Stenting of Subclavian Artery True and False Aneurysms: A Systematic Review.
(Systematic Review;Review;Journal Article)
Aneurysms of the subclavian artery are usually the result of trauma, atherosclerosis, or thoracic outlet syndrome. Until the 90s, open surgical repair was considered the only therapeutic choice, exhibiting high complication rates. Since the first report of endovascular repair of subclavian aneurysms in 1991, promising results have been published. The aim of this review was to summarize all available data on subclavian artery (SA) true and false aneurysm stenting to reach conclusions regarding morbidity, mortality, and other procedure-related characteristics.
A systematic review was conducted in accordance with the Preferred Reporting Items for Systematic reviews and Meta-Analysis guidelines. Eligible studies were sought in the Medline (PubMed), ClinicalTrials.gov, and Cochrane library-Cochrane Central Register of Controlled Trials (CENTRAL) databases through February 2017 using the following MeSH terms: "endovascular", "hybrid", "aneurysm", "pseudo-aneurysm", "pseudo-aneurysm", "false aneurysm", "arterial injury", "subclavian artery", "axillo-subclavian," and "axillosubclavian artery". The reference lists of eligible articles and pertinent reviews were screened for potential relevant studies.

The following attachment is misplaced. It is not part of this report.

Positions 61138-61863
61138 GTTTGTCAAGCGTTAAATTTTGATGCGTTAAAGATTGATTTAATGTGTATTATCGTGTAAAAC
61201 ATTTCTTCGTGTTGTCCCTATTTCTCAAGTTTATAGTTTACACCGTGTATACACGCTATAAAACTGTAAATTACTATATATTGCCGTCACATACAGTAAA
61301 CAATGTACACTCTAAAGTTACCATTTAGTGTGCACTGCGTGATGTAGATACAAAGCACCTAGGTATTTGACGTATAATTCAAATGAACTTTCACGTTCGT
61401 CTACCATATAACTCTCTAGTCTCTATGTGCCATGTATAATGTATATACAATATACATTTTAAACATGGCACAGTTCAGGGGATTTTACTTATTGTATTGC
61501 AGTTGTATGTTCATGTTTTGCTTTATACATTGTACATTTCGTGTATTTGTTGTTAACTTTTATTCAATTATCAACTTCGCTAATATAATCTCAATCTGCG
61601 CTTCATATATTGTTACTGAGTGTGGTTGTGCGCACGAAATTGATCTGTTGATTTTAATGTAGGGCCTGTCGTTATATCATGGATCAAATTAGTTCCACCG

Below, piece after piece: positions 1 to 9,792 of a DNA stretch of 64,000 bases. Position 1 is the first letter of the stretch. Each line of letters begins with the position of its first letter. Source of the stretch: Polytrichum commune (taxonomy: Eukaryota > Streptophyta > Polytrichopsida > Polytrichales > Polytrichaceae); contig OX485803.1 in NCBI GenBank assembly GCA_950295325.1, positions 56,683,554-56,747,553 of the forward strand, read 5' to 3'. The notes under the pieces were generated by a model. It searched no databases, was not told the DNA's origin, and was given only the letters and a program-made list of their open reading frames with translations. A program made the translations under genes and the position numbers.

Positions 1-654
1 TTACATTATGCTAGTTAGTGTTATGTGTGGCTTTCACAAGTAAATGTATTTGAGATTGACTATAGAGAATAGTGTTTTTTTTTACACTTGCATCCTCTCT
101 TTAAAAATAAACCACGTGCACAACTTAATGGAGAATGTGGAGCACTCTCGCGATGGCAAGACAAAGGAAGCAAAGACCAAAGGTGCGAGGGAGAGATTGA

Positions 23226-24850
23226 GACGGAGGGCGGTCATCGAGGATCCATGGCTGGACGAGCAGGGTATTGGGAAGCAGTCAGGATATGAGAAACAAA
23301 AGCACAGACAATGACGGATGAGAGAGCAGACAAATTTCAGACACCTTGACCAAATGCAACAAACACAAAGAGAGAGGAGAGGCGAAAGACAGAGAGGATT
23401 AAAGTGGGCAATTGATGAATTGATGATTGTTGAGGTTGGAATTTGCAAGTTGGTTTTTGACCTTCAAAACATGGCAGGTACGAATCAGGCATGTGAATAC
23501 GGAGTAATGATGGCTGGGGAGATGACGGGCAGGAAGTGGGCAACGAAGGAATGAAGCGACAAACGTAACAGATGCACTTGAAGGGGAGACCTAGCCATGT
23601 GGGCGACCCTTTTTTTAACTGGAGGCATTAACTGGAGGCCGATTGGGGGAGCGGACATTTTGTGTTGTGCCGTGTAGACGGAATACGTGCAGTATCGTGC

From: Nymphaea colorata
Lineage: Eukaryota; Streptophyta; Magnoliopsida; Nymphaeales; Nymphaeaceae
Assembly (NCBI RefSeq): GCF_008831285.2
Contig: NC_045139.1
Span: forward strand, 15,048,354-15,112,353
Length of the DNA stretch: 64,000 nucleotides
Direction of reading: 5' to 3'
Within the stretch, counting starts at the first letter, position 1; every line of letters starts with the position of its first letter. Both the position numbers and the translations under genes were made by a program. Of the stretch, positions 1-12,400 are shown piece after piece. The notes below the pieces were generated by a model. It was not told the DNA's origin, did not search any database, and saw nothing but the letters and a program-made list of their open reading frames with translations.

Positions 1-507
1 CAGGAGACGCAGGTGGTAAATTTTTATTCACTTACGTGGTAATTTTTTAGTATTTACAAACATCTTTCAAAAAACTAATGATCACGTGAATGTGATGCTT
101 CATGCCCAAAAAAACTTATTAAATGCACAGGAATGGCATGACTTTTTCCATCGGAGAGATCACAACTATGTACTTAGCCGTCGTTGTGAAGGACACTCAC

Seventy-three studies encompassing data on 142 patients who underwent endovascular or hybrid SA aneurysm repair were deemed eligible. One hundred forty-seven stents and stent grafts were used. Median age of all patients was 56 years, and males comprised 46% of the study sample. Trauma was the most common mechanism of injury. Pulsatile mass or hematoma was the most frequent presenting sign. Pseudoaneurysms were the most frequent type of aneurysms, followed by true aneurysms. Most authors used self-expanding polytetrafluoroethylene-covered stents. Access was obtained by either brachial, femoral, or both arteries. Through-and-through technique was also used in angulated vessels. All-cause mortality was 10.6%, slightly higher to that already reported in literature and lower to the respective rate of the open repair. Reintervention rate was 8.5% despite the high 15.5% complication rate.
Endovascular SA aneurysm repair is a technically feasible technique, useful in both elective and emergency cases. Although preliminary results quote its safety and efficacy, larger cohort studies are warranted to elucidate its benefit in treating SA aneurysms.
Maskanakis, A; Patelis, N; Moris, D; Tsilimigras, DI; Schizas, D; Diakomi, M; Bakoyiannis, C; Georgopoulos, S; Klonaris, C; Liakakos, T
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